So while the one journeying to his death banters playfully, the other trying to take a fork in the road on the way to Paradise grows more gravely serious: “Teacher, I have kept these since my youth.” While few of us would be so naive as to suggest that we met God’s expectations perfectly all our lives, let us face that all of us, at that fork in the road, fully expect that we have done well enough for a pass to heaven. And like the rich man, we miss the point.

The Shock: Give It All Away

Let us examine closely the text of Mark’s climactic verse on the encounter between Jesus and the rich man. It reads, 

Jesus, looking at him, loved him and said, ‘You lack one thing; go, sell what you own, and give the money to the poor, and you will have treasure in heaven; then come, follow me.’ When he heard this, he was shocked and went away grieving, for he had many possessions (Mark 10:21-22).

When we, Adam, read this, we mentally italicize, “Sell what you own, and give the money (away).” This shocks the rich man. It shocks us. It shocks the disciples, who cross-examine Jesus a few moments later with the astonished question, “Then who can be saved?” Some of the disciples own much, some little, but none so little, none of us so little that the thought of totally clearing out our money and property as a condition for salvation fails to appall us.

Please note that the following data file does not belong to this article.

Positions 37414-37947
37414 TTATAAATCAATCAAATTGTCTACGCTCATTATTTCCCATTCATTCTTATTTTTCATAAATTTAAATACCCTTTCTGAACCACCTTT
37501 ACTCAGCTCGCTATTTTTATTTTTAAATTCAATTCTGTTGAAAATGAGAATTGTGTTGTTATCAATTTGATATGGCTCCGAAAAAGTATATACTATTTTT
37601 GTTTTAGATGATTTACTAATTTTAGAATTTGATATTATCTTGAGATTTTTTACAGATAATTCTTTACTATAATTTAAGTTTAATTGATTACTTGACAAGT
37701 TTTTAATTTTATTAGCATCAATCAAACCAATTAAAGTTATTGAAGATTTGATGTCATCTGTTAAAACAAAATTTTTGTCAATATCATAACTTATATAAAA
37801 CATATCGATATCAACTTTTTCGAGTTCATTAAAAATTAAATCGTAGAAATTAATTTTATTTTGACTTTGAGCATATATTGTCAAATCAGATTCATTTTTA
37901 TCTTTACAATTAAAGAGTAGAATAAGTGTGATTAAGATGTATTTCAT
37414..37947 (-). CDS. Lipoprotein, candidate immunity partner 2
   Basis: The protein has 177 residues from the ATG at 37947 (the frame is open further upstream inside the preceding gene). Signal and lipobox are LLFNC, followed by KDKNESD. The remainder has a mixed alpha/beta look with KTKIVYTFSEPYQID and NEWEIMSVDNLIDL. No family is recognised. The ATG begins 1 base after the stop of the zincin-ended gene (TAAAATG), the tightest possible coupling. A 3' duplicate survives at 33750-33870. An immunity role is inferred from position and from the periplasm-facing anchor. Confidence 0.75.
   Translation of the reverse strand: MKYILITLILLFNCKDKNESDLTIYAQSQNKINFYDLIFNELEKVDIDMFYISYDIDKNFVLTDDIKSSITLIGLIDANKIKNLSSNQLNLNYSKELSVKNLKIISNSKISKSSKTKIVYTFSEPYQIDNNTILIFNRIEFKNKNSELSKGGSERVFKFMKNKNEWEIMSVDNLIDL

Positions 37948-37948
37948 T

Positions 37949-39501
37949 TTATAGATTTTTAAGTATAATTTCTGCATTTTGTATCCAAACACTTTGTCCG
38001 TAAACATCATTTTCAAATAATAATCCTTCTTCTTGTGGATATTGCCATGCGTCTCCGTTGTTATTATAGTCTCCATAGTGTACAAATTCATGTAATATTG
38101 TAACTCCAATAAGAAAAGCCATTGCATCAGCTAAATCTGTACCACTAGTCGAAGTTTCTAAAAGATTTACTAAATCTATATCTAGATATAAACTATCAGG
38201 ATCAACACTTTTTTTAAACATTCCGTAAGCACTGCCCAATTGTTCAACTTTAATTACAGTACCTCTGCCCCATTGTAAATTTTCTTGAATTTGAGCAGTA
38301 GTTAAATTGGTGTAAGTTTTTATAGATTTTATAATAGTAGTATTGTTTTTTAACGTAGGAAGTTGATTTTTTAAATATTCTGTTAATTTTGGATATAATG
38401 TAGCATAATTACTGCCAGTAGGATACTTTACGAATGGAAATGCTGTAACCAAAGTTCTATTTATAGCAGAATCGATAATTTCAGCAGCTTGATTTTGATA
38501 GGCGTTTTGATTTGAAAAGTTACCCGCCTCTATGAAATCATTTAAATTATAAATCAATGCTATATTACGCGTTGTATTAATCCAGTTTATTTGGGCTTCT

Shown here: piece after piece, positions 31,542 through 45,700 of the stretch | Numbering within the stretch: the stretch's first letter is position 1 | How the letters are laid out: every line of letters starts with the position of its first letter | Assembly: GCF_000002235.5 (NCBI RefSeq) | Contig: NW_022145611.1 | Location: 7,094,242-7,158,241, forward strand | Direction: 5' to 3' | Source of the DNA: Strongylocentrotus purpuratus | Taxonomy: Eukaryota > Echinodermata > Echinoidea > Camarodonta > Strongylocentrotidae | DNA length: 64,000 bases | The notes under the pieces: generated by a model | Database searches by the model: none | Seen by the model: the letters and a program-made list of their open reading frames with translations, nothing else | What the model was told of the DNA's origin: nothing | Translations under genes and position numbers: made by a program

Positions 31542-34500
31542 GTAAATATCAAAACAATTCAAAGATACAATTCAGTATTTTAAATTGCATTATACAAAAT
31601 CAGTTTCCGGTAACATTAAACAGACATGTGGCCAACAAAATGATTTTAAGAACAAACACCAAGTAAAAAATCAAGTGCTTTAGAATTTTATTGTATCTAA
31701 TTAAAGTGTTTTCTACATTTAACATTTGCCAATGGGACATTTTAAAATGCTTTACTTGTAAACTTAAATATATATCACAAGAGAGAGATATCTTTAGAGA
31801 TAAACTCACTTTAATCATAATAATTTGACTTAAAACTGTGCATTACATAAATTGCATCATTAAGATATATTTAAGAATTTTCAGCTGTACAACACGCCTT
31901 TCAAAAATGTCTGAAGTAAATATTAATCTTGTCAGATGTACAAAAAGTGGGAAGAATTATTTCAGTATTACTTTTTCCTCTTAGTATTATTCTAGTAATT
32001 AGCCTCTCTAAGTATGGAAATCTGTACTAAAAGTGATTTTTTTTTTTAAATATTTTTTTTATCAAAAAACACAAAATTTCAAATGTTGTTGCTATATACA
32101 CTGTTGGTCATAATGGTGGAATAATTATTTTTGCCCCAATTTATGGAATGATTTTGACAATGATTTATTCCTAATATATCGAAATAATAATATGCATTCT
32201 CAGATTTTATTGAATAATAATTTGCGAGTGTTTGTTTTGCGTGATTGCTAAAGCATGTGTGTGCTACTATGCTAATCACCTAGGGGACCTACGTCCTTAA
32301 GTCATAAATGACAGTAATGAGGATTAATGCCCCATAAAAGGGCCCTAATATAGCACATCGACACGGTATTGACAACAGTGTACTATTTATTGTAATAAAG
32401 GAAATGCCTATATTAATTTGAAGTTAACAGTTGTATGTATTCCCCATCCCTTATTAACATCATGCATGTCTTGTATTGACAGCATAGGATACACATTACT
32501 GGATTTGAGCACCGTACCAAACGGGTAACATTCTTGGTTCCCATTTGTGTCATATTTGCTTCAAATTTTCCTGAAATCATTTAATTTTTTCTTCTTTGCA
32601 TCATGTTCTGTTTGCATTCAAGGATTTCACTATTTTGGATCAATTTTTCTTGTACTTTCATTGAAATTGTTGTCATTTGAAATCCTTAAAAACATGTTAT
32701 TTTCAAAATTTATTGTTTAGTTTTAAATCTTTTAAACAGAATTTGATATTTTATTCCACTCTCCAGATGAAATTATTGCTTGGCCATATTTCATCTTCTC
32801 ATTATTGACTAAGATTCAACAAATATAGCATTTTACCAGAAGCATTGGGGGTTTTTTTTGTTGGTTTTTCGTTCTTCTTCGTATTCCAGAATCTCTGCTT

The interpreter can rightly moralize that Jesus knows that we do not own our stuff; rather, our stuff owns us. Thus, following Jesus means radically consenting to God’s ownership of us. So yes, “It is easier for a camel to go through the eye of a needle than for someone who is rich to enter the kingdom of God.”

Discipleship requires spiritual detachment from all that competes with God, not impossible while we still have our homes and 401Ks and toys, but very difficult. As Jesus says, “How hard it will be for those who have wealth to enter the kingdom of God!” And we all have wealth. If we are honest, like the rich man when he walked away, dejected, we know that we lack the intestinal wherewithal to accomplish this. As Jesus said, we can only hope in knowing that nothing is impossible with God, who loves us.